On Monday, Feb. 19, NSU held a vigil to memorialize the 17 victims of the Marjory Stoneman Douglas High School tragedy that occurred just five days prior on Valentine’s Day, Feb. 14. The Don Taft University center was packed as NSU students, members of the community and a survivor of the shooting spoke out against gun violence and expressed their emotions of grief, disbelief and frustration. Attendees delivered powerful speeches, prayers and poems as the candles mixed among the names and images of the lives lost flickered.
A member of the community places her hand on Eden Hebron’s shoulder after she delivered her speech that left many in the audience at a loss for words
A student looks down at one of the fallen’s images. After the vigil, many took time to recognize the faces of those on the memorial.
Eden Hebron, a survivor of the shooting and a student at Marjory Stoneman Douglas High School recounts to the audience what she was feeling on the day that she witnessed the tragedy right in front of her. She deemed what happened on Valentine’s Day, Feb. 14, 2018 a “massacre”
Adrianna Arosemena delivers a poem about the strength of the students of Marjory Stoneman Douglas High School. The crowd was visibly moved as she told students that we are one.
Ablaze student Moria Majaha leads the audience in prayer. Those in attendance bowed their heads in respect and some held the hands of their neighbors.
Alex Lopez, President of NSU’s Student Government, begins the night by asking for kind and quiet behavior out of respect for the tragedy.
Ashley Arinus, a student at NSU and a Marjory Stoneman Douglas High School alumna, places her hand on the steps before the image of one of the victims.
A student bows her head during the vigil for the victims of the shooting
Bowing her head and kneeling, a student is silent before the memorial as those around her shuffle before the images.
Flowers and candles dotted the memorial between the images and names of the lives lost on Valentines Day.
Mariah Knowles from Ablaze, an NSU student organization, delivers a speech expressing the power of faith in times like these
NSU’s President Dr. George Hanbury delivers a powerful speech about the value of education and safety in schools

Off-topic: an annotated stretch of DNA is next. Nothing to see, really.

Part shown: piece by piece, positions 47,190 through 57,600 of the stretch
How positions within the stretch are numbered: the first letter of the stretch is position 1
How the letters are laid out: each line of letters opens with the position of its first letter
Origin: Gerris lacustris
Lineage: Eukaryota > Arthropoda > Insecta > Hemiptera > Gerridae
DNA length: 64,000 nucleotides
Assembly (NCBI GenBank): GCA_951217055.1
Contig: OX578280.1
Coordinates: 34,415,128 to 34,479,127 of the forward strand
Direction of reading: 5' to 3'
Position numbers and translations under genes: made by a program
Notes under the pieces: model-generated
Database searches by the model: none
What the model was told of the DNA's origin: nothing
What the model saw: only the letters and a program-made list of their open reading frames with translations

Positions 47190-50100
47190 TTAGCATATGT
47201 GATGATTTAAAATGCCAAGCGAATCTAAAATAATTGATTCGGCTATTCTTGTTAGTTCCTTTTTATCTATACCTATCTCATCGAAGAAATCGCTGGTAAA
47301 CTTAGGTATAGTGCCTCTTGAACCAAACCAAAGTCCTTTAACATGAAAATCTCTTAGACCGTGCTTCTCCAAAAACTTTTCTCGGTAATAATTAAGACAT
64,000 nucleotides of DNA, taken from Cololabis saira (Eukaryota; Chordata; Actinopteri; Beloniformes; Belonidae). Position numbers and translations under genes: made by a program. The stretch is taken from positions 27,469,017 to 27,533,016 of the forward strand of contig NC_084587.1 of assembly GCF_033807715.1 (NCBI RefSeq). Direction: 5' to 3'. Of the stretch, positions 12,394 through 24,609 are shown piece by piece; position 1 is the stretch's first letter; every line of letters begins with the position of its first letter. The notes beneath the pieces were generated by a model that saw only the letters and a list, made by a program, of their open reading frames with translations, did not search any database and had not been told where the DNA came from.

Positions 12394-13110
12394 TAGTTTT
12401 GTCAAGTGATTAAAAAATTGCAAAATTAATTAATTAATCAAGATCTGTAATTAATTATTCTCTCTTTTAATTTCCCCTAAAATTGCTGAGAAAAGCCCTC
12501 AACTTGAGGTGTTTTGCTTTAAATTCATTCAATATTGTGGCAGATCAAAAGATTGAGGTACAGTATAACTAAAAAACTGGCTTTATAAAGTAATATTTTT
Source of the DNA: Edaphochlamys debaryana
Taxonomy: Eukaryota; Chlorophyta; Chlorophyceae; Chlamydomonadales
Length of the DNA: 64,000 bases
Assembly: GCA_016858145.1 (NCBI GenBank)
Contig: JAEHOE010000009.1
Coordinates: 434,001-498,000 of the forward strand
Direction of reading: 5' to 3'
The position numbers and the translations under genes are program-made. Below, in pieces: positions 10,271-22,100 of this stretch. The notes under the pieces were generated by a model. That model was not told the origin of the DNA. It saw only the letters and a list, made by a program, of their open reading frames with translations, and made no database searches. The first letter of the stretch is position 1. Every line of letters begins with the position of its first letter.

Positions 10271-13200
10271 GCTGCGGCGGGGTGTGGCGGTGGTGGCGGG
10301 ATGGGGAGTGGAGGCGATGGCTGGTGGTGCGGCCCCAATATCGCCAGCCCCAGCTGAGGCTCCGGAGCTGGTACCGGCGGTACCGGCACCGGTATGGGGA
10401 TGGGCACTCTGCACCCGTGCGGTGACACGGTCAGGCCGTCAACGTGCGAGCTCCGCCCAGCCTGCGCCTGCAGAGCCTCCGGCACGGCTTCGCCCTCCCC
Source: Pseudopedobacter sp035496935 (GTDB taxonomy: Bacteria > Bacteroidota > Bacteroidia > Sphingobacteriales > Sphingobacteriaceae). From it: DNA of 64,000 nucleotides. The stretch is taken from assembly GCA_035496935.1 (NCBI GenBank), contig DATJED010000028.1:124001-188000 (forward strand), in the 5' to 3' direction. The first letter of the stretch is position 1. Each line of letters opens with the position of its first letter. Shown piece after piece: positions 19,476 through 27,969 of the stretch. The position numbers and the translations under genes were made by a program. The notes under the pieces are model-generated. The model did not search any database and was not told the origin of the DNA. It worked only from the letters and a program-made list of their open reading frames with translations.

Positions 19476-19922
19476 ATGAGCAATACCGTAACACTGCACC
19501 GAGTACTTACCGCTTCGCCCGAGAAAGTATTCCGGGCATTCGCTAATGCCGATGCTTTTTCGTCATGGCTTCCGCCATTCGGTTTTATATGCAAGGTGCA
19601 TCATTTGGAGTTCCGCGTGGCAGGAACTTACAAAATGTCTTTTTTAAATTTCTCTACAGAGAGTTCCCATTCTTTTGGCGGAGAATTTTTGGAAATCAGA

Nicole Hebron, Eden Hebron’s mother and an assistant professor of public health at NSU, explains the weight of the shooting, and exclaims that one simple smile would not have changed what happened on Feb. 14. She told the students in the audience that they are “agents of change”, capable of impacting how these tragedies are handled in the future, if they are to occur.
Students and members of the public came to a banner after the vigil to send words of solidarity, support and empathy to the students at Marjory Stoneman Douglas High School.
Paper bags with the images of the students that lost their lives in the shooting line the steps of the University Center pit
Those in attendance look on as a poem is being delivered. The looks on their faces ranged from shock and disbelief to sadness and solidarity.
President Hanbury speaks out against the legislative system and calls on students and the community to work for a change
Student Emily Ruiz recites an untitled poem expressing confusion and empathy
NSU’s student organization, Campus Cursive, held a table with hearts to sign that were to be delivered to those grieving. This sign was visible on the table, and was meant to help the community phrase their emotions.
Flowers, candles, names and pictures line the steps of the normally loud and bustling University Center. On the eve of the vigil, a quietness came over the UC as the audience reflected on the tragedy that occurred a mere 5 days before.
The words love, support and strong can be seen over and over again on the banner that the audience was asked to sign before and after the vigil.
Students look on, upset and distraught, while a speech is being delivered.
Taylor Bertolini, President of NSU’s Campus Cursive, explains the impact the shooting has had on NSU, even though it was miles away.
The audience silent while speakers delivered their words
Those at the vigil bow their heads as Moria Majaha invites them to take part in a prayer for the victims and those in grieving..
Two people wearing Marjory Stoneman Douglas High School shirts bend over the memorial.
Tyrianna Young shares a powerful and emotional speech. The impact of her speech was visible on the faces of those at the vigil..
Utoy Wong performs _Golden Stoles_, a poem he wrote in sorrow for the students who were killed before they got to live the lives they deserved.
Words of support flooded the banner, as person after person came to share their thoughts
Sarah Goltsman, an NSU student, performs a piece titled “Acetone”, a poem she wrote describing her thoughts on the shooting that happened less than 25 miles away from campus. The audience was hushed as Goltsman delivered her moving words
The audience had a variety of ways of showing their love for one another. From holding hands in prayer and love to bowing heads and shedding tears, it was clear that everyone in attendance was hurting for the victims and their loved ones.